Of course, these days, with so many DJs using Serato or similar time-coded vinyl + DJ software systems, you can usually get away with using far more inferior cartridges.

I never bought the Ortofon for DJing purposes. I was told that it offered the best bang for the buck in terms of sound quality and cost. I know record labels who master their reissues from vinyl using a Nightclub E and producers who sample using them. That's why I'm perplexed as to why I'd be getting such obvious distortion using the one I have now. I'll keep playing around this week and seeing what I can figure out.

Thanks again.
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8th February 2010
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Quote:
Originally Posted by odub View Post
Interesting; I had no idea Pickering made a disco needle but that makes sense given the long history of the company.
That is a very old design that was around when Disco was in the limelight. It is too ancient in the eyes who are just discovering turntables. Stanton and Pickering are interchangeable even though Stanton is classed as the better brand of the two.

Quote:
As for why you would make cartridges louder, my understanding is that the higher the output, the less gain you need to apply on the mixer to raise the volume of a particular record. Among other advantages, that would lessen the possibility of feedback, especially in a loud club/discotheque environment.
All mixing boards offer enough gain to make up any loss in volume if a recording is too low. This is why mixers offer gain knobs in addition to a fader on each channel plus a master level whereas a home consumer amplifier/receiver offers a fixed level. Feedback is based on vibration, which would stem back to the turntable’s mechanical structure.



Quote:
I never bought the Ortofon for DJing purposes. I was told that it offered the best bang for the buck in terms of sound quality and cost. I know record labels who master their reissues from vinyl using a Nightclub E and producers who sample using them. That's why I'm perplexed as to why I'd be getting such obvious distortion using the one I have now. I'll keep playing around this week and seeing what I can figure out.


I am sorry to say, you fell into the “me too” scenario. Many buy items not based on research. They purchased the product because someone they admire owns it. There is nothing wrong with that. However, when that person (which the previous owner admired) purchased a product because someone they admired owns it and, that person (which the previous owner admired) purchased the item because someone they admired uses it, no one can tell you why they are using the product other than so and so uses it.

Ortofon’s Concord offered a unique look with a good marketing strategy. Those are the two things that will draw the average consumer’s attention. With a high price point, it was classed as a high line cartridge in the 1980’s in nightclubs despite having a reputation of damaging the tone arm on the Technics 1200.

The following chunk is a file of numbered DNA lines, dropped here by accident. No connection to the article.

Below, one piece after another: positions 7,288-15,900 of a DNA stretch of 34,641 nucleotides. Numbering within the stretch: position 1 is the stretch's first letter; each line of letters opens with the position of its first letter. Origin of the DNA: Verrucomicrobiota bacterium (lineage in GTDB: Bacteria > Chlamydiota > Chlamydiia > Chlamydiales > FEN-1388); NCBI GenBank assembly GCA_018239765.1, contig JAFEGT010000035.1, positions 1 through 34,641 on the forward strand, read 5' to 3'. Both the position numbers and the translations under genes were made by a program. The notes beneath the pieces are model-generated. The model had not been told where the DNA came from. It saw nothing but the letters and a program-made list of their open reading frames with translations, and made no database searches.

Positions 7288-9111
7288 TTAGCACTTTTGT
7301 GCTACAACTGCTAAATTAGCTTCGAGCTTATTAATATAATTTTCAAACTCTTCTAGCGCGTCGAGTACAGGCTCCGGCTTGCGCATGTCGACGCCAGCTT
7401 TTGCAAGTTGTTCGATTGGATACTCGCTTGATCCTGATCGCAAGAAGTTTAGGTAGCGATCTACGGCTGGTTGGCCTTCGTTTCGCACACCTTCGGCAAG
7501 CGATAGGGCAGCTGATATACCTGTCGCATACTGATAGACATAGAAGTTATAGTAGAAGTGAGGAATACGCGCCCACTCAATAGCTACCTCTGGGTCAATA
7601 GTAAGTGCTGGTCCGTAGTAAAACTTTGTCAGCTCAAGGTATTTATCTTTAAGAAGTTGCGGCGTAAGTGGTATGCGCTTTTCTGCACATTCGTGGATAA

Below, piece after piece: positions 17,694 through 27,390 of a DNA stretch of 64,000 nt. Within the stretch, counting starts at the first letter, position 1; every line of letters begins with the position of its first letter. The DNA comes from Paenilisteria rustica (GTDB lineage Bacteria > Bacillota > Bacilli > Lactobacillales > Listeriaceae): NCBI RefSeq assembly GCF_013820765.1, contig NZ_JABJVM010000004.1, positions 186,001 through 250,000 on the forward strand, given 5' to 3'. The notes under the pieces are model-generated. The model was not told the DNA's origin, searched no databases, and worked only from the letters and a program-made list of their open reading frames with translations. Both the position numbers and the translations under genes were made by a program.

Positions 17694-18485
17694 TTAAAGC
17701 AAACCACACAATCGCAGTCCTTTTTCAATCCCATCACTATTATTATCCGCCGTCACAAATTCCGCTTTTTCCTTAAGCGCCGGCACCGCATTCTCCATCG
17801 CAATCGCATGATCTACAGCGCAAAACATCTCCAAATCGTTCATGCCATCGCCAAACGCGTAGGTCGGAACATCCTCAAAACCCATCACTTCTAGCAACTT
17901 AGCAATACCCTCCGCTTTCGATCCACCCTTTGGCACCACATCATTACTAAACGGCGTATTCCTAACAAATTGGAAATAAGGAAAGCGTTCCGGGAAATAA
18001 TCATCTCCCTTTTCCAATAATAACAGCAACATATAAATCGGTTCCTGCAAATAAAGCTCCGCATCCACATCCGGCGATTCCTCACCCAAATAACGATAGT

Quote:
Of course, these days, with so many DJs using Serato or similar time-coded vinyl + DJ software systems, you can usually get away with using far more inferior cartridges.
Now you are catching on. I would imagine those time coded records are nothing more than a saw-tooth waves. Instead of listening to a bunch of manufactures marketing their work, research the product thoroughly (read the manual, service manual, schematic what have you) and ask questions before you buy.

Cheers!
odub
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Quote:
Originally Posted by OMNIFEX View Post
Many buy items not based on research. They purchased the product because someone they admire owns it. There is nothing wrong with that. However, when that person (which the previous owner admired) purchased a product because someone they admired owns it and, that person (which the previous owner admired) purchased the item because someone they admired uses it, no one can tell you why they are using the product other than so and so uses it.
I consider the opinion of people who I know personally and whose audio experience exceeds mine to be part of the research process. After all, I'm asking questions on a message board from people I consider to be in-the-know. That, to me, is an invaluable research aid. I certainly would never have thought about looking into the Pickering V15 line had you, for example, not mentioned it as your primary cartridge.

In regards to feedback: Certainly, turntable and console design factor in.In an ideal club setting, a well-designed, vibration-dampened console and/or strategic speaker placement would help avoid feedback issues. However, if you're in the middle of set, the amount of gain you apply can and will immediately exacerbate or ameliorate feedback in ways that at least a DJ can fix on the fly. From my experience, the less gain you need to apply on the front end means less concerns about feedback. Having to crank up the gain to compensate for a quieter record OR cartridge often means worse sound quality and higher likelihood of feedback (this is especially true for playing LP tracks). I can see the logic in making DJ-specific carts louder during the years leading up to the expansion of Serato and similar digital DJing systems. At this point, it makes naught a difference since you can apply gain in the laptop and bypass the mixer's own gain control.